Mentally . . . adrift

I recently read something profound, on Facebook no less. It was a letter from a trauma specialist.

The headline:

“I want to acknowledge that living through this pandemic is a trauma.”

That stopped me. I know so many of us are beating ourselves up for not being more productive—I hear it all the time now. “Every morning I wake up with big plans for the day and wind up sitting and staring into space. Then guilt trip myself.” This from an someone who is usually an active and prolific writer. Another writer friend wrote, “Such a strange feeling of being physically confined but mentally . . .adrift.”

Yes, mentally adrift. That’s how I feel.
I have a whiteboard full of to-do’s, things I meant to do if I had the time. Well, now that I have time, that we have the time, I/we can’t. I wander, room to room, outside, inside. I sit on my front porch and stare at my roses and listen to the birds for hours. I get nothing done. I start reading a real book instead of listening to an audiobook. I can’t multitask. I clean out a drawer. Then I get nothing else done.

We can’t go out so I prepare a lovely meal every night around six, and my husband and I sit down to eat together; cloth napkins, candles and all. Sometimes wine, sometimes Campari and soda, most times Pelegríno and bitters on the rocks.

I’m craving deep peace, and I search for moments of it through my day. I resist hurrying, I have an unusually low tolerance for stress, and now I know it’s natural and I am not alone.

With trauma, parts of our brain shut down as a defense mechanism for survival. Our ability to fully process what is going on is limited, and feeling numb and out of touch is normal. Everyone manifests trauma differently: Some get anxious, while others get depressed. I sit on my front porch in my rocking chair, staring at my roses.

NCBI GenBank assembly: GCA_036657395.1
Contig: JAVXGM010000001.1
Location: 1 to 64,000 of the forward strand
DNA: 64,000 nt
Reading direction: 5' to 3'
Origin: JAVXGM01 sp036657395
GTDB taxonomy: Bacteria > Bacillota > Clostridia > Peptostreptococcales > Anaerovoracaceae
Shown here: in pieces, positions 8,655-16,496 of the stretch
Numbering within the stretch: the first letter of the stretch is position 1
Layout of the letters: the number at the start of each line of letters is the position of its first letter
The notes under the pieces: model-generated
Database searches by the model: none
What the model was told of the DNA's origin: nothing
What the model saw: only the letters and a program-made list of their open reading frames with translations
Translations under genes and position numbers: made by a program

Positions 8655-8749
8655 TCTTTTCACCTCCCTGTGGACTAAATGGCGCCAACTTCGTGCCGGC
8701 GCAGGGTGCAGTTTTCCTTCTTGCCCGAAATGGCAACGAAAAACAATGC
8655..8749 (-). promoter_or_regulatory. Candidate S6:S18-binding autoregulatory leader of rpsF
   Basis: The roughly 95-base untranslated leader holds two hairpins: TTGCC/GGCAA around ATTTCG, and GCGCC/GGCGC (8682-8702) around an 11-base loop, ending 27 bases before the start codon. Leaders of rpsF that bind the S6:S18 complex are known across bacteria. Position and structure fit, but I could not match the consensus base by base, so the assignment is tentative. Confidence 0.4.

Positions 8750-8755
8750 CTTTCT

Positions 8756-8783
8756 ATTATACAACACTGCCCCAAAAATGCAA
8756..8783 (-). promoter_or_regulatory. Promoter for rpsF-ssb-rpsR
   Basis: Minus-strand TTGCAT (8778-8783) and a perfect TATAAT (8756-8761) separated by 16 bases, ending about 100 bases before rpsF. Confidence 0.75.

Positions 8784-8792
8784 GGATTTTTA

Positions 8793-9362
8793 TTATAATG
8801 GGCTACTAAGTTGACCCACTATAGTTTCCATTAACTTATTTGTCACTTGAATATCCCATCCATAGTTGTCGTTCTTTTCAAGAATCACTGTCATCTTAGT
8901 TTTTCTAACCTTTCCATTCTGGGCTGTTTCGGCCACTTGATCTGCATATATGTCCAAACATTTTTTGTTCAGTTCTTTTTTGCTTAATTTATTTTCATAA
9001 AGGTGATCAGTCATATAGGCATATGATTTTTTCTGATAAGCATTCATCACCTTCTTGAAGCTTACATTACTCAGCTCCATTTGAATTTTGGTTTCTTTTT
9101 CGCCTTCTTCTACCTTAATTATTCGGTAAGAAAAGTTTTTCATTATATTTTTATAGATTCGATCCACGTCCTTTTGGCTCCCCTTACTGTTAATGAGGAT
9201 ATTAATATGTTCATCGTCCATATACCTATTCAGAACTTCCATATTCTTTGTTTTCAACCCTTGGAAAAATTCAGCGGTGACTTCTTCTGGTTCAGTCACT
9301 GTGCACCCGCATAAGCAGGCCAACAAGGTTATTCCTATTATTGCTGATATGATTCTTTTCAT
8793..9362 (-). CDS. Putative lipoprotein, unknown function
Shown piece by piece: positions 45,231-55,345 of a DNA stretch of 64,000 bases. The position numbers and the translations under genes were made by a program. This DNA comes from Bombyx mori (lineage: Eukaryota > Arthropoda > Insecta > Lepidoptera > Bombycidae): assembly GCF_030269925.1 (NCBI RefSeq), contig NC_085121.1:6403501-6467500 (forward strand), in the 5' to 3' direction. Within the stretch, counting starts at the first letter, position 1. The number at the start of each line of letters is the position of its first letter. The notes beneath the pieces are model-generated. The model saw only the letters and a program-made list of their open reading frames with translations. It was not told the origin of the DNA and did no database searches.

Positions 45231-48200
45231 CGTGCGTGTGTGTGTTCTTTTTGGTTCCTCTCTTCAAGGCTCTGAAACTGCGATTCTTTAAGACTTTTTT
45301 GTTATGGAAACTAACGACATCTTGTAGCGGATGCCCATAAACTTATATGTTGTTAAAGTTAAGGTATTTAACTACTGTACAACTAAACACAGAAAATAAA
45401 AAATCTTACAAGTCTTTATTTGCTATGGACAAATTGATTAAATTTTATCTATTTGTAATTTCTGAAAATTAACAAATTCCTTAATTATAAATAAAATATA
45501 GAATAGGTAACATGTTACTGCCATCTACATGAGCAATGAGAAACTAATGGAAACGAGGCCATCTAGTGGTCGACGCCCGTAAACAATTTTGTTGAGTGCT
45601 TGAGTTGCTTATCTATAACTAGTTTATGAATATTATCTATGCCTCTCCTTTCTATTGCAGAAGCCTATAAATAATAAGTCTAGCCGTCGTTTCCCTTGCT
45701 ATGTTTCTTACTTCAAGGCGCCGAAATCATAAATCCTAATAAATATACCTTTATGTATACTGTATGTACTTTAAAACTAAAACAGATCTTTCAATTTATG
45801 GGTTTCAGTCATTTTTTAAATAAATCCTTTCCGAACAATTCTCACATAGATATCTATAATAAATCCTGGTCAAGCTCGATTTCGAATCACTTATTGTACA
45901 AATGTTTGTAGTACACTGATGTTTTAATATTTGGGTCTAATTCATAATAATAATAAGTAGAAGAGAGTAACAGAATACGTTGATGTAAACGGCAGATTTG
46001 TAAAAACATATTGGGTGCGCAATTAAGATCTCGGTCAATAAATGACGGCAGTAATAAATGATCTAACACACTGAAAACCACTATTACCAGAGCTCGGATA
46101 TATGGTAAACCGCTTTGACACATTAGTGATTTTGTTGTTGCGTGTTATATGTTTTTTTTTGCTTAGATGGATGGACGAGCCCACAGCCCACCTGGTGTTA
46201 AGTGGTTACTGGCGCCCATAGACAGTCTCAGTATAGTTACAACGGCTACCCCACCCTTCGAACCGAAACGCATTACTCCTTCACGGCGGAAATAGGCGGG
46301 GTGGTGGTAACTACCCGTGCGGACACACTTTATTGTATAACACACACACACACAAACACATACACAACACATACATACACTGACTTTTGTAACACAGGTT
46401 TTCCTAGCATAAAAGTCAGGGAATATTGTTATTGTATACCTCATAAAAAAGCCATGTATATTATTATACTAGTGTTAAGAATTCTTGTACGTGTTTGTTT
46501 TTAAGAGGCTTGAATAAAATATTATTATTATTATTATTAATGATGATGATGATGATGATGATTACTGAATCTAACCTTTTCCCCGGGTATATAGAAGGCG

In-depth processing of trauma happens years later, long after the trauma-producing event, when we feel emotionally safe to deal with it.

When it’s over.

But not now. Now I refuse to feel guilty about being non productive. When we are experiencing trauma, if we can just get by emotionally, if we can just function, that’s okay.

We need to be kind even to, especially to, ourselves.

4 comments

  1. Gloria Foreman · April 17

    I thought I was the only one feeling this way. I’ve been working since I was 13. I got laid off 3 weeks ago and it’s very likely the company will go out of business. In the past I would have given a lot to have 3 weeks off to catch up on all the things I never had time for. Now I may have the rest life the get them done and I can barely get out of my own way. I’ll be 60 by the end of the year. By the time the economy gets back to “normal”, hiring a 60+ year old will be very unlikely. It’s very discouraging. I feel heartbroken for losing the life I had but so grateful I haven’t lost a life in my circle.
    Thanks Deb💜

    Like

  2. pippipip · April 16

    Yes

    Like

  3. Giovanni Pagano · April 15

    Such great insight and heartfelt words. Thank you Deb.

    Like

  4. Betty Finley · April 15

    Thanks Deborah!! This fits me so well! And I’ve felt awful about not cleaning out the kitchen cabinets 😲. Feels better to have a sympathetic soul at my side.

    Like

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